ERIC Number: ED342632
Record Type: Non-Journal
Publication Date: 1990
Social Sense-making in Mathematics: Children's Ideas of Negative Numbers.
Mukhopadhyay, Swapna; And Others
This study investigated children's ability to interpret a natural social situation, depicted in a narrative story, and to use their understanding of that situation to generate and apply a mental model of debts and assets in solving problems including negative quantities. Fifty-one American students from a parochial school in a predominantly middle class, suburban community, and five Indian boys between the ages of 10 and 13 years old from Calcutta were subjects for the study. The American children were approximately half boys and half girls, 10 second-graders, 12 third-graders, 17 fourth-graders, and 12 fifth-graders. The Indian children only occasionally attended school and were all employed as houseboys. Each child participated individually in a two-part procedure. The first task was to reply to a series of questions about a story concerning the financial difficulties of a character named Sam. The second task was to solve a total of 16 equations by adding or subtracting negative numbers that paralleled the signed number problems presented in the story situation. Results indicated that children showed superior performance on problems posed in the context of the story, in contrast to their ability to solve isomorphic problems presented as formal equations. Those children whose performance was most enhanced were unschooled children from India. The debts and assets analogue appeared to encourage the use of a Divided Number Line model, resulting in difficulties when children had to perform calculations involving crossing over the zero amount from a debts to an assets status. (MDH)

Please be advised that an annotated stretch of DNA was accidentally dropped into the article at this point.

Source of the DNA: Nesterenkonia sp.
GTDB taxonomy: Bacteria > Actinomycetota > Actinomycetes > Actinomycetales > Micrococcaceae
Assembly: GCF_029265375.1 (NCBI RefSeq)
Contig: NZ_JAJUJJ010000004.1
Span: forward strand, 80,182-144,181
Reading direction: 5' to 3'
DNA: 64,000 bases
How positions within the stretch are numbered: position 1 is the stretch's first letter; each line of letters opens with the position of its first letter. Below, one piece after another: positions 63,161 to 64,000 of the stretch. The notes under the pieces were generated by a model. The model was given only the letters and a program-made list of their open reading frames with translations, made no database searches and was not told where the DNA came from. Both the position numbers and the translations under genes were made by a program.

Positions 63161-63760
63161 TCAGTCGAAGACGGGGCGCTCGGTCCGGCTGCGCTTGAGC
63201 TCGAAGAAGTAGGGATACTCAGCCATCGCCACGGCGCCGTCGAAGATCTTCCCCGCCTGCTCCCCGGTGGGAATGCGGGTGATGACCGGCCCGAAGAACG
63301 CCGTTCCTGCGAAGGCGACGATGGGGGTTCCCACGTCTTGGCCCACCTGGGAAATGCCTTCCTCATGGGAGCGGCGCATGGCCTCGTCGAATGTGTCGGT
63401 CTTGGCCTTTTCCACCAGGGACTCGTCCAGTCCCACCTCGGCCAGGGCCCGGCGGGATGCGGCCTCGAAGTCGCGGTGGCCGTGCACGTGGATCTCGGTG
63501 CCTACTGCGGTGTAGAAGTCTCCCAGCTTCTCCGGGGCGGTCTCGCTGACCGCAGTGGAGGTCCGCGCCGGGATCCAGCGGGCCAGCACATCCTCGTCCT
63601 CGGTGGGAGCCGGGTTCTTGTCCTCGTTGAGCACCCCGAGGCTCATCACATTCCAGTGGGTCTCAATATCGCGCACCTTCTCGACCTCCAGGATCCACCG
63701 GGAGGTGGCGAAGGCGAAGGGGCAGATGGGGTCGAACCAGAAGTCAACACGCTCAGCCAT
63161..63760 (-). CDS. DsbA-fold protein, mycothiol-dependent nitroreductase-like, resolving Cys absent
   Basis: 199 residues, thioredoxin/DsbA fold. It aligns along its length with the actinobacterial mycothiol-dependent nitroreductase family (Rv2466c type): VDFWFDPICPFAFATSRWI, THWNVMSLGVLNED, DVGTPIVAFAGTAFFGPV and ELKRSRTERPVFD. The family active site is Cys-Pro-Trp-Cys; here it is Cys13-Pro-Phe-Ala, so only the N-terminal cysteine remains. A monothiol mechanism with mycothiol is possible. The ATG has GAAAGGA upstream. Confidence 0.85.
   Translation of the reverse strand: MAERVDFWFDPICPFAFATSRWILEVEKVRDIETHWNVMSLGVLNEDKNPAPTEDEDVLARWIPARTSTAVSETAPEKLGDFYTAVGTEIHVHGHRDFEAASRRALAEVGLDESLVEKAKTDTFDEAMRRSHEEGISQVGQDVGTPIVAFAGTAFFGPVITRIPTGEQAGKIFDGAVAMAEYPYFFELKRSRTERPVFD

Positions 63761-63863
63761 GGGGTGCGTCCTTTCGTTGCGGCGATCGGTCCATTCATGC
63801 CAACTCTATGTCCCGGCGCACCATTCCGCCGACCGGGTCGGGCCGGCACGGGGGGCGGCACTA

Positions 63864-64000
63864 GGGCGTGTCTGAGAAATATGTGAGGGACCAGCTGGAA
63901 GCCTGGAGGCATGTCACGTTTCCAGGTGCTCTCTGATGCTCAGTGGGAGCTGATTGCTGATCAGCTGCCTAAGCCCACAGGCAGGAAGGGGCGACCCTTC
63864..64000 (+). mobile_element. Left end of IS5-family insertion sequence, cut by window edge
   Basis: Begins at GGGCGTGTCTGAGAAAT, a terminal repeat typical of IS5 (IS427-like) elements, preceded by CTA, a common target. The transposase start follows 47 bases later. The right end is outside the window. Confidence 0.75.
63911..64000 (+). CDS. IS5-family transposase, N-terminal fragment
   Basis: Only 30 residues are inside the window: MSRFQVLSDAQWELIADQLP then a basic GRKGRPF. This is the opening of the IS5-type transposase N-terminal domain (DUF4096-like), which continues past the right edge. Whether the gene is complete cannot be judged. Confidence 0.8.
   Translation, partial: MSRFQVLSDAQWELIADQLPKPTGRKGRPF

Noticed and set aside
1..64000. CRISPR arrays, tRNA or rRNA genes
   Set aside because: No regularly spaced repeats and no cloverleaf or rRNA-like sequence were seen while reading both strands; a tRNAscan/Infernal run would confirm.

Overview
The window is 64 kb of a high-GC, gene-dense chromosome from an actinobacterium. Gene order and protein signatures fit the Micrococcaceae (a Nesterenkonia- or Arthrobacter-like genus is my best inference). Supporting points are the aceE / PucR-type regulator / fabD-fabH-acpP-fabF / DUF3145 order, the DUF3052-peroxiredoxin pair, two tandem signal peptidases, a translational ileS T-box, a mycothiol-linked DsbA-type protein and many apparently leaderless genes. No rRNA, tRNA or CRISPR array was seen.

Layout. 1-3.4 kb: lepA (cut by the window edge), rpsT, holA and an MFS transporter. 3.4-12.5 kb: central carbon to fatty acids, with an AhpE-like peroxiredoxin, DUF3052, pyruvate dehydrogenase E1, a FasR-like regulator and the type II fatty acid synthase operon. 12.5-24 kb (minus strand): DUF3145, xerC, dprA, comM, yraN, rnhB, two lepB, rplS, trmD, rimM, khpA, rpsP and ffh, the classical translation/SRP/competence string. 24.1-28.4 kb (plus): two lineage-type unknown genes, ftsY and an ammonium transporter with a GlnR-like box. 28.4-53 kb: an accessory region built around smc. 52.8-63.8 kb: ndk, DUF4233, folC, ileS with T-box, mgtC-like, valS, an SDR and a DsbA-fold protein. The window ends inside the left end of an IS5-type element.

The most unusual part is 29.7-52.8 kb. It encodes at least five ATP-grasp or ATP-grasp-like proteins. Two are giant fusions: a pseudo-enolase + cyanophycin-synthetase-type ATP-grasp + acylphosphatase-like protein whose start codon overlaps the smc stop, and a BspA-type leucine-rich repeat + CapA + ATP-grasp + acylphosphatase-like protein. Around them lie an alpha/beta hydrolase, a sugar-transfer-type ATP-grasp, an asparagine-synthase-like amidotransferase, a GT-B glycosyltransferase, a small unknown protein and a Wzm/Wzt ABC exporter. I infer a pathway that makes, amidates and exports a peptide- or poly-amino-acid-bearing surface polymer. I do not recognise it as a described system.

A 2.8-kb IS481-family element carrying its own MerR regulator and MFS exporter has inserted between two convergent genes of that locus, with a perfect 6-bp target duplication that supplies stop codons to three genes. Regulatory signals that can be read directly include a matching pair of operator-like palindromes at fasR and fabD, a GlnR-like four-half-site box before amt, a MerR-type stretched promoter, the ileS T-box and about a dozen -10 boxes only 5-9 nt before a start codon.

Publication Type: Speeches/Meeting Papers
Education Level: N/A
Sponsor: Office of Educational Research and Improvement (ED), Washington, DC.
Authoring Institution: Pittsburgh Univ., PA. Learning Research and Development Center.